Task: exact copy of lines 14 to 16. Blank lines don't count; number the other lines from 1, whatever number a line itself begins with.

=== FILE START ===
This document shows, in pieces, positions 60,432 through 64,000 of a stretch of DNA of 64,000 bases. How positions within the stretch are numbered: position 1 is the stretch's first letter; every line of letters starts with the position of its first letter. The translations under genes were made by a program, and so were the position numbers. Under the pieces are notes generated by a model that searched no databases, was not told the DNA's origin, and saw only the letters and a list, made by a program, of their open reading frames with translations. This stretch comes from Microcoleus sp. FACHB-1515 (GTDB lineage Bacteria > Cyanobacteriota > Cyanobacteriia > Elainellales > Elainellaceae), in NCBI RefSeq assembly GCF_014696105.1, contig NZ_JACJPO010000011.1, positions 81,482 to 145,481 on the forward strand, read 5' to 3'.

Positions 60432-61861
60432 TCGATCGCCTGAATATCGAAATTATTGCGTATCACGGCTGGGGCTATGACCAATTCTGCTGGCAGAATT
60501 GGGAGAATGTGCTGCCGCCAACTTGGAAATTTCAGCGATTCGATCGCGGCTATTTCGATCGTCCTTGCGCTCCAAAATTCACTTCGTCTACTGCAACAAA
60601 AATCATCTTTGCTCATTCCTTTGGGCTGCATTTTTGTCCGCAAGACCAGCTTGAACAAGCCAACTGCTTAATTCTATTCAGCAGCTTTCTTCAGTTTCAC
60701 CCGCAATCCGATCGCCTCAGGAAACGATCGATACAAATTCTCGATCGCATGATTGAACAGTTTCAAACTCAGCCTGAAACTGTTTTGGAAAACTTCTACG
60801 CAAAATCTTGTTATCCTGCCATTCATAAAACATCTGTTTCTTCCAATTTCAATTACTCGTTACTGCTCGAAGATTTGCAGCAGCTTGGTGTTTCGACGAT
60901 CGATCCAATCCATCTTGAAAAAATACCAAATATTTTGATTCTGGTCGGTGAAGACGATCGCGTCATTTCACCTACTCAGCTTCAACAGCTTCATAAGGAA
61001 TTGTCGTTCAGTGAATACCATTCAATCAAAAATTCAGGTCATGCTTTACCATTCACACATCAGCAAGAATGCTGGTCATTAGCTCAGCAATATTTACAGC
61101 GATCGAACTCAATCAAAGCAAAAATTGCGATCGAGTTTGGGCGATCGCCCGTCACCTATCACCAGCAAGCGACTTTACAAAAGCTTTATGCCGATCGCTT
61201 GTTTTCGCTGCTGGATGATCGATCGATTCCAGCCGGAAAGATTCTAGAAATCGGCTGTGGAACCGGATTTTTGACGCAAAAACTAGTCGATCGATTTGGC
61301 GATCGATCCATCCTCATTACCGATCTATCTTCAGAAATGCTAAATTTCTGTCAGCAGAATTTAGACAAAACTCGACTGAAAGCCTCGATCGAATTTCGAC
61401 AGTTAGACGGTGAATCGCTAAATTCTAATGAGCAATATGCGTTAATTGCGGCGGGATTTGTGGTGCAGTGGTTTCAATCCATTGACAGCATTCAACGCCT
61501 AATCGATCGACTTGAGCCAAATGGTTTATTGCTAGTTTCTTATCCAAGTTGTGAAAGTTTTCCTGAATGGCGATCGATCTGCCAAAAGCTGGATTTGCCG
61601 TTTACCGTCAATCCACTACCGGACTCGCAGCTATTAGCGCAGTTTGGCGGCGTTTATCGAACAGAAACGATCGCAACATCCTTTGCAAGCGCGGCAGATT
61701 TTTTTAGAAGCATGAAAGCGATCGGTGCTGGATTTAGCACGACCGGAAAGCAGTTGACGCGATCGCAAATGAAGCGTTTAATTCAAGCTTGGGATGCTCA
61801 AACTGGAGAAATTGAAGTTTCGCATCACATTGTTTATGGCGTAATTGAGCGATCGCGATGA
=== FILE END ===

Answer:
61501 AATCGATCGACTTGAGCCAAATGGTTTATTGCTAGTTTCTTATCCAAGTTGTGAAAGTTTTCCTGAATGGCGATCGATCTGCCAAAAGCTGGATTTGCCG
61601 TTTACCGTCAATCCACTACCGGACTCGCAGCTATTAGCGCAGTTTGGCGGCGTTTATCGAACAGAAACGATCGCAACATCCTTTGCAAGCGCGGCAGATT
61701 TTTTTAGAAGCATGAAAGCGATCGGTGCTGGATTTAGCACGACCGGAAAGCAGTTGACGCGATCGCAAATGAAGCGTTTAATTCAAGCTTGGGATGCTCA